So partially because I’ve been on a huge Beatles kick after seeing Beatles LOVE in February, partially because the spring is the best time of year for the Beatles, and partially because I want to drive Austin crazy with Beatlemania (and steal from his Wu Tang only list idea), I’ve decided to do an all Beatles playlist. And no I’m not talking about “Help”, “Hey Jude”, and “All You Need Is Love”, but some deeper (but equally great) cuts, some other noteworthy hits, and, yes, even some solo Beatles work.
Before I get going, you may find it trite, but I feel it’s mandatory to state that the Beatles are the greatest (and most important) band of all time, and if you don’t agree, you don’t have a clue. What those four lads from Liverpool did in seven years for music (13 monumental albums) is more than anyone has done in their musical lifetimes. With that out of the way, without further ado, Ladies and Gentleman, the Beatles!
The Beatles-“There’s A Place”
A little known Beatles song off of their remarkable (and somehow underrated) debut Please Please Me. While coming in at just under 2 minutes, it’s one of the first songs showcasing what remarkable songwriters Paul and John are with their hiccupped harmonies and candid lyrics. And who doesn’t love that harmonica?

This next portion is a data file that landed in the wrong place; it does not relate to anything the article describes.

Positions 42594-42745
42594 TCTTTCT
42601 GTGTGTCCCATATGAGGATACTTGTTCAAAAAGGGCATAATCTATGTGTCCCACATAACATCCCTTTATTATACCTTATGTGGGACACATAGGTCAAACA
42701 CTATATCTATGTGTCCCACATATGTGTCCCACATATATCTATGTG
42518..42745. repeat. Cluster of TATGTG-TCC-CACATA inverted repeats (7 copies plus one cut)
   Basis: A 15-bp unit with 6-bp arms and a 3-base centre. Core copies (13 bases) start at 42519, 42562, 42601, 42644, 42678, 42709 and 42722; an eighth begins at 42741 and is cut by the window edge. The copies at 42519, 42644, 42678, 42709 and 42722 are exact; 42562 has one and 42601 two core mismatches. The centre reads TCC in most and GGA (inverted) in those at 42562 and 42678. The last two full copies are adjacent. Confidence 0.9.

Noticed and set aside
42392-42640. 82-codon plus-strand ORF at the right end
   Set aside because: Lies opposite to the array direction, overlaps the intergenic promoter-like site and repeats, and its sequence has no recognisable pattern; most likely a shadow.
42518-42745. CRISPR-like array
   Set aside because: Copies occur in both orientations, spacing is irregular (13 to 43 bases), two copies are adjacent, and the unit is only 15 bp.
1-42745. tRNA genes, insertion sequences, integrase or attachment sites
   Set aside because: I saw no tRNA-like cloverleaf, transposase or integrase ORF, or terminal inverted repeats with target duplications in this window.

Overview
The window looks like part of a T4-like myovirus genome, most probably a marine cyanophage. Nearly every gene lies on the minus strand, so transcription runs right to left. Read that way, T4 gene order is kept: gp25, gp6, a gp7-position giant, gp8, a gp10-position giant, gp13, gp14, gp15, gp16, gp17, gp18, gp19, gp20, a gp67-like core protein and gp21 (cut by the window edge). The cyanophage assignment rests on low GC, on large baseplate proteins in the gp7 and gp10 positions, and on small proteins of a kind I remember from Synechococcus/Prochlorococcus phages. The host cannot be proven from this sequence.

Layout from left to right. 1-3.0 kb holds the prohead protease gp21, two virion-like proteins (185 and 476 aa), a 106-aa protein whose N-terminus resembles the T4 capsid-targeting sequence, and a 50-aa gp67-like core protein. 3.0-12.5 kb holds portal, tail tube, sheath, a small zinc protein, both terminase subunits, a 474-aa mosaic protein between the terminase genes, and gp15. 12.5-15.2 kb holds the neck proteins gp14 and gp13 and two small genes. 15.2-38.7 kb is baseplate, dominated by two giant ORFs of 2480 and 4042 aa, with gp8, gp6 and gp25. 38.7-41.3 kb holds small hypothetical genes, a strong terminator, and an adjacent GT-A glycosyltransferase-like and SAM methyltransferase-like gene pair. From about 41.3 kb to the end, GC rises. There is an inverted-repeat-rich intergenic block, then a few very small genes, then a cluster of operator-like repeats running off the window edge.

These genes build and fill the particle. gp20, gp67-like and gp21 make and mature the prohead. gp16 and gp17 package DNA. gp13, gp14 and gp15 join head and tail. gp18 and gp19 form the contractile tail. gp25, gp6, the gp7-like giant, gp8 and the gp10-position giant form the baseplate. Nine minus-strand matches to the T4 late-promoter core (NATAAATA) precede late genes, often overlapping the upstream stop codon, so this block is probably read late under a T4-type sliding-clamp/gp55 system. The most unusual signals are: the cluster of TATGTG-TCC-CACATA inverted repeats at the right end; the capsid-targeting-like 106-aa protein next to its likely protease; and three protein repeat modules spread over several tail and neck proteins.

The Beatles-“The Word”
Rubber Soul stands at this weird crossroad in the Beatles catalog between the experimental Beatles and the classic pop Beatles. Rubber Soul sort of falls into this groovy, flowerchild folk rock that blends the band’s knack for classic pop songwriting while allowing their eccentricities to pour out. “The Word” is sort of the Beatles’ hippie take on gospel that could turn even the dourest frown upside down.
The Beatles-“Paperback Writer”
In my opinion, “Paperback Writer” ranks as one of their best singles and often gets a bit overlooked since it never had an album home. The song is one of those classic instant shot-in-the-arm Beatles songs and stands as one of the forefathers for psychedelic rock. Also, “Paperback Writer” makes for must listening with a great pair of headphones, as it has arguably the best bass work in any Beatles song.
John Lennon- “Oh Yoko”
The first of two Beatles solo songs on this list, this may be the one song in existence that almost feels like it’s worth it to have Yoko in existence. I gained a special love for this song with its montage spot in my all-time favorite movie, Rushmore, but it also fits quite nicely in the spring season and on Imagine.
Paul McCartney-Nineteen “Nineteen Hundred and Eighty Five”
While surely not the first song you think of when you think of Paul McCartney’s touchstone solo album Band On The Run, I would argue “Nineteen Hundred and Eighty Five” is its best. “Nineteen Hundred and Eighty Five” nestles into such a sweet spot of a groove between the piano hook, mixed bag percussion, and organ effects (all done by Paul himself), that Paul’s amusing, rustic vocal inflection is just icing on the cake.
For more Beatlemania, check out my 15 song Spotify playlist of more Fab Four classics.